Not being a possessor of opinions that matter and a perch that is of consequence I spend all of my time way under the radar. One writes a lot but all of what one writes almost instantly becomes submerged in the digital hubbub. That is not my choice but that is the way it is. Unless you have done something of relevance and consequence or said something which is beyond the pale controversial, it is impossible to get noticed.
This somewhat strange opening paragraph has a purpose. The purpose is to illustrate that free speech comes into the play, into the public discourse, almost always in its breach or abuse or contravention. Of course, there are many examples of free expression, as in the form of a book or a painting or a performed piece of work, which have led to severe consequences for those practicing it. By and large though, it is only when free expression runs seriously counter to a set of widely-held cultural and religious beliefs that things become viciously intolerant and murderously critical.
It is in this context that I was reading comments by Salman Rushdie who says the right of free speech is absolute because otherwise it is not free. I come to the idea of the right of absolute free speech from the standpoint of a learner of physics. To the extent that we do not live in an absolute universe—and I mean the universe in the sense of the one actually governed by the laws of physics no matter how bizarre and not in a philosophical sense—it is an unscientific assertion to make. Absolute does not preclude reaction in any part of the massive and quantum universe. In fact, the universe as we know and observe it is necessarily continually seeking to stay in equilibrium which in turn means it has to balance all the complex forces and processes that are always going on. It is not an absolute system.
That being the case why would the right of absolute free speech be devoid of consequence? One may debate the kind of consequence that a civilized society should allow but it is impossible to separate the right of absolute free speech from its consequence. The moment it has consequence, like all things in the universe do, it is no longer free. It is relative. There is relative free speech. Only those dunderheads who do not understand physics and what relativity means in that context would interpret this to mean that I am for free speech with reasonable restrictions. I am not even remotely saying it. I am saying absolute free speech is purely unachievable within a universe that is so demonstrably relative.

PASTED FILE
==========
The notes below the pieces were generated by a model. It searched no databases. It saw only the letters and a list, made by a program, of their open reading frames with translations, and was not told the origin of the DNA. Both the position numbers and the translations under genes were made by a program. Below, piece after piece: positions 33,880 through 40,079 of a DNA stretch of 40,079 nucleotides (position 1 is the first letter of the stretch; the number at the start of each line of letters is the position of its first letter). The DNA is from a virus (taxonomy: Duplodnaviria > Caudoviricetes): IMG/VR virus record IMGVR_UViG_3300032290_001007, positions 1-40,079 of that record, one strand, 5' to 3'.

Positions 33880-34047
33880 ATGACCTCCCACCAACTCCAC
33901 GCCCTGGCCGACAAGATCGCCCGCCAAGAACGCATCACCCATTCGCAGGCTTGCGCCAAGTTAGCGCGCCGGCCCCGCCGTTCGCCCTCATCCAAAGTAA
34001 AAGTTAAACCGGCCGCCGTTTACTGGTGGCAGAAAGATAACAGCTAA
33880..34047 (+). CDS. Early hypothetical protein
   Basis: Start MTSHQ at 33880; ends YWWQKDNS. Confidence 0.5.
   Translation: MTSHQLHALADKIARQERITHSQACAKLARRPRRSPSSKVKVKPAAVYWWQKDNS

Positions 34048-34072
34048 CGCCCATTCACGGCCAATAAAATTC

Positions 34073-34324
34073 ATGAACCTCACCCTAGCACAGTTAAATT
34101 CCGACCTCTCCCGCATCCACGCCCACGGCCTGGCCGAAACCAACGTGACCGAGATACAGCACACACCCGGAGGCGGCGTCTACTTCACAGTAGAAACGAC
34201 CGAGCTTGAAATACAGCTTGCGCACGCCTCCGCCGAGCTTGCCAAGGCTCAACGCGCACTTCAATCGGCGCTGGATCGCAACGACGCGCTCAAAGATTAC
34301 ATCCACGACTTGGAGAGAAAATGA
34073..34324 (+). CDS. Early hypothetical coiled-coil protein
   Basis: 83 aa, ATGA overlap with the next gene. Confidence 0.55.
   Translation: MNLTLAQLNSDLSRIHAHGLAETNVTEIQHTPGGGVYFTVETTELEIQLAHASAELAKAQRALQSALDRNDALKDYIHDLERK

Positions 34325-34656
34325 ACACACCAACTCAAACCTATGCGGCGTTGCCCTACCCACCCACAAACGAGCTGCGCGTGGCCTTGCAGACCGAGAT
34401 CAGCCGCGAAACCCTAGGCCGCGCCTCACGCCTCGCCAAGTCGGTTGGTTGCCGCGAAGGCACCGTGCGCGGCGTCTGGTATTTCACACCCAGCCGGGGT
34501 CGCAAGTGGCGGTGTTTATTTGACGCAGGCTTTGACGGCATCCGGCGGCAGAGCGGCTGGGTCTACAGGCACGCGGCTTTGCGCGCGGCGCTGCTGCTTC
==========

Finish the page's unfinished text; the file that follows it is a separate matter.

Rushdie has been quoted as saying, "And so artists who go to that edge and push outwards often find very powerful forces pushing back. They find the forces of silence opposing the forces of speech. The forces of censorship against the forces of utterance. At that boundary is that push-and-pull between more and less. And that push and pull can be very dangerous to the artist. And many artists have suffered terribly for that."
That he talks in terms of an edge means there is an edge beyond which we do not know what might happen. A genuinely absolute free speech would not have that edge. There is an edge simply because in the universe everything has an edge beyond which there is consequence. In fact, I would argue that that edge is not that far because it is right within us. We are the edge. The universe is such a mind-numbingly bizarre soup of forces at the massive and quantum levels that there is no predicting what might happen at any given moment but for the constant balancing of those forces to retain a measure of equilibrium.
All this debate reminds me of my own Urdu verse that says:
खुश्क पत्तों के जंगल मे
दबे पाओं चलते हो
यह क्या करते हो?
Khushk patton ke jungle mein
Dabey paon chalte ho
Yeh kya karte ho?
(You walk tiptoed
In a forest full of dry leaves,
What’s the point?)
Wow! I can spin some serious shit. This is called saying a lot without really saying anything. It all sounds rather important and full of sense but it is anything but. Hence my original point about flying under the radar all the time and therefore not getting counted.